|The Church of St Petka of the Saddlers (Bulgarian: Църква „Света Петка Самарджийска“) is a medieval Bulgarian Orthodox church in Sofia, the capital of Bulgaria.|
It is a small one-naved building partially dug into the ground located in the very centre of both the modern and the antique city, in the TZUM subway. The church features a semi-cylindrical vault, a hemispherical apse, and a crypt discovered during excavations after the Second World War. The walls are 1 m thick and made from brick and stone.
The church was first mentioned in the 16th century and was constructed at the place of a former Roman religious building. It is today a monument of culture known for its mural paintings from the 14th, 15th, 17th and 19th century depicting biblical scenes.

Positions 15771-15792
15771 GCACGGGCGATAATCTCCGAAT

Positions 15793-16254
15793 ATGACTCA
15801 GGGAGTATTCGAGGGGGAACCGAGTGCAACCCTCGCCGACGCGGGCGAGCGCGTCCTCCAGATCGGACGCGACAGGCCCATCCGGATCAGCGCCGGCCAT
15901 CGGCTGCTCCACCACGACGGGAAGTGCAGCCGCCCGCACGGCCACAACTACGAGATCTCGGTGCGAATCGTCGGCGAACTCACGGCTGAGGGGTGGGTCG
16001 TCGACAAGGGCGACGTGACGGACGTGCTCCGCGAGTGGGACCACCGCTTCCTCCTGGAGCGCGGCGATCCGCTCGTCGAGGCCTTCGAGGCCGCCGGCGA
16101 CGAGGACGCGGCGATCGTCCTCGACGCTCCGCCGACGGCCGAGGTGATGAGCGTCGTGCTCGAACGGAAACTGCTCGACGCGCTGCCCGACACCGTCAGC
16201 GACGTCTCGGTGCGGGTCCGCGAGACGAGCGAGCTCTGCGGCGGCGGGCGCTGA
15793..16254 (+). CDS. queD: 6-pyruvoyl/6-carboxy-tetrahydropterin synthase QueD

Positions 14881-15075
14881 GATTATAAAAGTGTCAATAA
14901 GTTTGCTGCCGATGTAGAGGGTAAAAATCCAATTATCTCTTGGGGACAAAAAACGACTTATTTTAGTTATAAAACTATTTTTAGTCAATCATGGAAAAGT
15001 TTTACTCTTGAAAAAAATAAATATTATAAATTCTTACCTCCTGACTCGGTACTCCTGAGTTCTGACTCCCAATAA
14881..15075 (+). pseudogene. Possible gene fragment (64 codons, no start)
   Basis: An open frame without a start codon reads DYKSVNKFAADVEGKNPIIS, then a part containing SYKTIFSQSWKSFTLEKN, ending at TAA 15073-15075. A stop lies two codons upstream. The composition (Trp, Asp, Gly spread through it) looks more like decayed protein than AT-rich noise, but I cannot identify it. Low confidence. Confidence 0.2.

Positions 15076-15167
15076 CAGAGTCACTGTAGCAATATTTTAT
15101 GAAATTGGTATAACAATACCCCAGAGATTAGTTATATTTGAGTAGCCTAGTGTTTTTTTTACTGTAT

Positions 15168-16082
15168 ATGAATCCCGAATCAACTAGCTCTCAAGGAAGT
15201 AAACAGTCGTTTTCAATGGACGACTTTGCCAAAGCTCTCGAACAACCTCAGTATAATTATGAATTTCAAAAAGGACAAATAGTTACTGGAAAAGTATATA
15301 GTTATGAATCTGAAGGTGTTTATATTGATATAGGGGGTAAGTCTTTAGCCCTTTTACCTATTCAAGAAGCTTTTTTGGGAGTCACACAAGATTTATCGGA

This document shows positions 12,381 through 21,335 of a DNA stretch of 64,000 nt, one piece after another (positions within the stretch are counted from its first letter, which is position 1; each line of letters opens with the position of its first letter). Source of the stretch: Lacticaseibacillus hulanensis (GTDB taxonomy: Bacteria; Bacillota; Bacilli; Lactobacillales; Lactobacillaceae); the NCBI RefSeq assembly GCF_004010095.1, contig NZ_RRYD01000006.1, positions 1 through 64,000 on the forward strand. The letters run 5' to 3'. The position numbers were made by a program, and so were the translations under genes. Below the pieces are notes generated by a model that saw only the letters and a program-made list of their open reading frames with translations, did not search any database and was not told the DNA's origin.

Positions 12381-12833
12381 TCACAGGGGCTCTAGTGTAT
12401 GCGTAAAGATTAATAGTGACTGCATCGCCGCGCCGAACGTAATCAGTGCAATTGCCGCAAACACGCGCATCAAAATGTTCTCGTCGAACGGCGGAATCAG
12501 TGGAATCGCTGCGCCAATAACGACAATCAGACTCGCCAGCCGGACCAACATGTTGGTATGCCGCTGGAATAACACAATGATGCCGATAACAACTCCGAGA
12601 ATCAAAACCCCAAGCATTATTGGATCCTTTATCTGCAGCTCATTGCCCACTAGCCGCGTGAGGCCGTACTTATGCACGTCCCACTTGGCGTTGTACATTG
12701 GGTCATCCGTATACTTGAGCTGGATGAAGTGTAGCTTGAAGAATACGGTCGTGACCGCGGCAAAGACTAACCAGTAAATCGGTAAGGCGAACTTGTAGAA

The church is dedicated to St Petka, an 11th century Bulgarian saint. The Church of Saint Petka acquired its present name due to it being a patron of the saddlers in the Middle Ages, who performed their rituals in the church.